The gaming communities are even engaged with Breast Cancer Awareness Month. The Great Architect Gaming Community encourages all their members to wear pink all of October.

Find a National Breast Cancer Month Event Near You!

Breast Cancer Awareness Month is important for us all. Looking at the figures that 1 in every 8 women will develop breast cancer, this is probably personal to you too. So get your pink ribbons ready and participate this October in ending this horrible disease.

5 Stages of Breast Cancer

breastcancer3As you know, breast cancer develops and can spread rapidly through the body. In order for doctors to make a diagnosis and come up with a treatment plan, they must know which stage of breast cancer you are in. This process is called staging, of which the doctor can determine how large the tumor is and how far it has spread. Once the doctor has performed a biopsy of the tumor or lymph node, they can start making the determination. Let’s review how breast cancer spreads through the body and its five stages.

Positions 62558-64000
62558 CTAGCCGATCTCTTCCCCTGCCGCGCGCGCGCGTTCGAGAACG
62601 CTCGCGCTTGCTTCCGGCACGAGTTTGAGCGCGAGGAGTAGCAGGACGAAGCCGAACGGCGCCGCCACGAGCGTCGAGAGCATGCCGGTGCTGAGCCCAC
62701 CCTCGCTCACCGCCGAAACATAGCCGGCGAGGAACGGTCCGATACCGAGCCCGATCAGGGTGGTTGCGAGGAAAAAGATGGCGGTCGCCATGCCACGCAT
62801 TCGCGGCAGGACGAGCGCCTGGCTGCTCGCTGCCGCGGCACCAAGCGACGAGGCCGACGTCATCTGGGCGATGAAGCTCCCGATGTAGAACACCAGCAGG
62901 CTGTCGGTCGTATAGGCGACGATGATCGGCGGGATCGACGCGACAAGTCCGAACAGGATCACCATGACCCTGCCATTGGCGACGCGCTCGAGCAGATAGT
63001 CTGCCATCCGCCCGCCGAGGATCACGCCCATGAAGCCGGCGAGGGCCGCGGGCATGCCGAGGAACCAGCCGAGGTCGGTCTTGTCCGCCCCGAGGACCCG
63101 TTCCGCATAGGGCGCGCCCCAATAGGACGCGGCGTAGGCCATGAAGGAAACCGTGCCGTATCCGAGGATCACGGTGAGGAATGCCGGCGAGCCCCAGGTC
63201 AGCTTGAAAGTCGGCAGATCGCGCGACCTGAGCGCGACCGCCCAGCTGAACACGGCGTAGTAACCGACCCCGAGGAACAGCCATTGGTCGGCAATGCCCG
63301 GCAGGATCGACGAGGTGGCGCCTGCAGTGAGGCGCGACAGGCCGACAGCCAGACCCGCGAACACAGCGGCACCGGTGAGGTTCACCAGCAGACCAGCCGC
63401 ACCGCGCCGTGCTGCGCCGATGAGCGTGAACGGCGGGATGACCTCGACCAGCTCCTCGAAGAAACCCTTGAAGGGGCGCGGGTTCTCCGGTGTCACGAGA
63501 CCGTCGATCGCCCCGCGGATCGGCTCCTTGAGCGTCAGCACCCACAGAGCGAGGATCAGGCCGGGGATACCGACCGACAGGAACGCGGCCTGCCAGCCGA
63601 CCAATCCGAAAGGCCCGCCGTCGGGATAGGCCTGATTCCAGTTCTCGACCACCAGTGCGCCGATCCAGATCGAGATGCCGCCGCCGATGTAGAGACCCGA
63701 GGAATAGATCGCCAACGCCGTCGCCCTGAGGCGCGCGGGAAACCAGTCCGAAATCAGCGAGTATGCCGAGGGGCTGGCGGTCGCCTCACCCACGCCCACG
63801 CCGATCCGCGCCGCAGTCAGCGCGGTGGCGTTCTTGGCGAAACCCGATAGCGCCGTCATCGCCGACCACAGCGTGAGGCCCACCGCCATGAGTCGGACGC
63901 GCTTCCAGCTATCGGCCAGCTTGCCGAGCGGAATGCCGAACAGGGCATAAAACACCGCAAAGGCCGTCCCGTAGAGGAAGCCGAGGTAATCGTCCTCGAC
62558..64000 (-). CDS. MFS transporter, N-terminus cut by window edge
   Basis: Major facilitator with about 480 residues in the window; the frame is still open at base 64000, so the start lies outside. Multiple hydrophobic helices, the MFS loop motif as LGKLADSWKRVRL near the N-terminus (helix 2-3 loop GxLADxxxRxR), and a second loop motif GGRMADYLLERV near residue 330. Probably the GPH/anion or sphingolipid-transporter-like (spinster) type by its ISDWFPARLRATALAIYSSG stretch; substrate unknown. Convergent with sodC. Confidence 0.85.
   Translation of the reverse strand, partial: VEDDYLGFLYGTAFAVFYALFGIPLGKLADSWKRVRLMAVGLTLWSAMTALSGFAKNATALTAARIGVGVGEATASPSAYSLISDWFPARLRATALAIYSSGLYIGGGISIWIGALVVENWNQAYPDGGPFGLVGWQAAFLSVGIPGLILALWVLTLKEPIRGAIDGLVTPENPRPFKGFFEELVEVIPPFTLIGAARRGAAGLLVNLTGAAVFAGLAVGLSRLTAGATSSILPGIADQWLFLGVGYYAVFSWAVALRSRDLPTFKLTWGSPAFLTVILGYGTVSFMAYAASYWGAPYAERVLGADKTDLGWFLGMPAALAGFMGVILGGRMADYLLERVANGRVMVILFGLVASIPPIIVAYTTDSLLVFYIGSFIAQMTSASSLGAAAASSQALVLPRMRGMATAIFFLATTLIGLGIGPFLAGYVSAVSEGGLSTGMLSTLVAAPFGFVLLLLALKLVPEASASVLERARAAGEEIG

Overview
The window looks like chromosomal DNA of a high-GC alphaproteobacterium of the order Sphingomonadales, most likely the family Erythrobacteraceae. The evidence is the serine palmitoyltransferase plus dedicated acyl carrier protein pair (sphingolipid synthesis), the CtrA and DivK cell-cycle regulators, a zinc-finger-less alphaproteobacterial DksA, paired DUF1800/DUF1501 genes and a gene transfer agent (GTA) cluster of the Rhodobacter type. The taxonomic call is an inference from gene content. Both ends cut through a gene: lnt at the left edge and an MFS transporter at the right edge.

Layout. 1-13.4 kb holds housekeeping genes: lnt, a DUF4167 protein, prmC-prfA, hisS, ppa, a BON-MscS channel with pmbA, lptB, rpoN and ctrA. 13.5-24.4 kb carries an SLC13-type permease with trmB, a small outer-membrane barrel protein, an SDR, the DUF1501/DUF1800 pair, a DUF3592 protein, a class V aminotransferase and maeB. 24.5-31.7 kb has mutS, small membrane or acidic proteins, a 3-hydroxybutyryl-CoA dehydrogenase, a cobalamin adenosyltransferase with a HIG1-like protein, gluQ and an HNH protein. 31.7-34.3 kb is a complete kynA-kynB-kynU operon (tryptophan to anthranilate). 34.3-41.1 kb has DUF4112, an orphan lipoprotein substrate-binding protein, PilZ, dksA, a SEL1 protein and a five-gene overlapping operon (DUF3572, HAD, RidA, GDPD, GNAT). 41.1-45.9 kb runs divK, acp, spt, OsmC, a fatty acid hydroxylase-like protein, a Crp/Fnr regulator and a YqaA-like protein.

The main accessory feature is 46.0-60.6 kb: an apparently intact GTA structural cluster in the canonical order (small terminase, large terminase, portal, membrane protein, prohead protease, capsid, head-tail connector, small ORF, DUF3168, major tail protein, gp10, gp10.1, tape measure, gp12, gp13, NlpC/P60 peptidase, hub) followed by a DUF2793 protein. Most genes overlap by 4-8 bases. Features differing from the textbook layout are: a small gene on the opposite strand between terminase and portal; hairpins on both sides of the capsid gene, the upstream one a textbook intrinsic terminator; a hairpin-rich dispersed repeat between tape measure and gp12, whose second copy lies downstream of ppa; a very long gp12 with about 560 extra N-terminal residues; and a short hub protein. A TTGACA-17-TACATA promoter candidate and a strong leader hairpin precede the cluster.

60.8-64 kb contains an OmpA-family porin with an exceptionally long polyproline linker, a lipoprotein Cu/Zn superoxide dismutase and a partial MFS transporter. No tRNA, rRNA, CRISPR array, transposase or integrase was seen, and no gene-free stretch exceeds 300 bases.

How Cancer Spreads Throughout the Body

The process of cancer spreading throughout the body is called Metastasis. When cancer reaches another part of your body and form a tumor, that new tumor is called a metastatic tumor.

A metastatic tumor is not a new type of cancer in your body. If you have breast cancer and the cancer cells spread to your lungs, it’s not lung cancer, it’s still breast cancer. You just have breast cancer cells in your lungs. When you put the cells under a microscope, they will look like the cells in your breast. The same holds true if it travels to your liver, stomach, ovaries, prostate, or any other area of your body.

Once cancer cells break away from the tumor, the cancer spreads through the body in three ways: via the tissue, the lymphatic system, or the blood.

1. Tissue – When the cancer cells spread in the local area, it travels via tissue.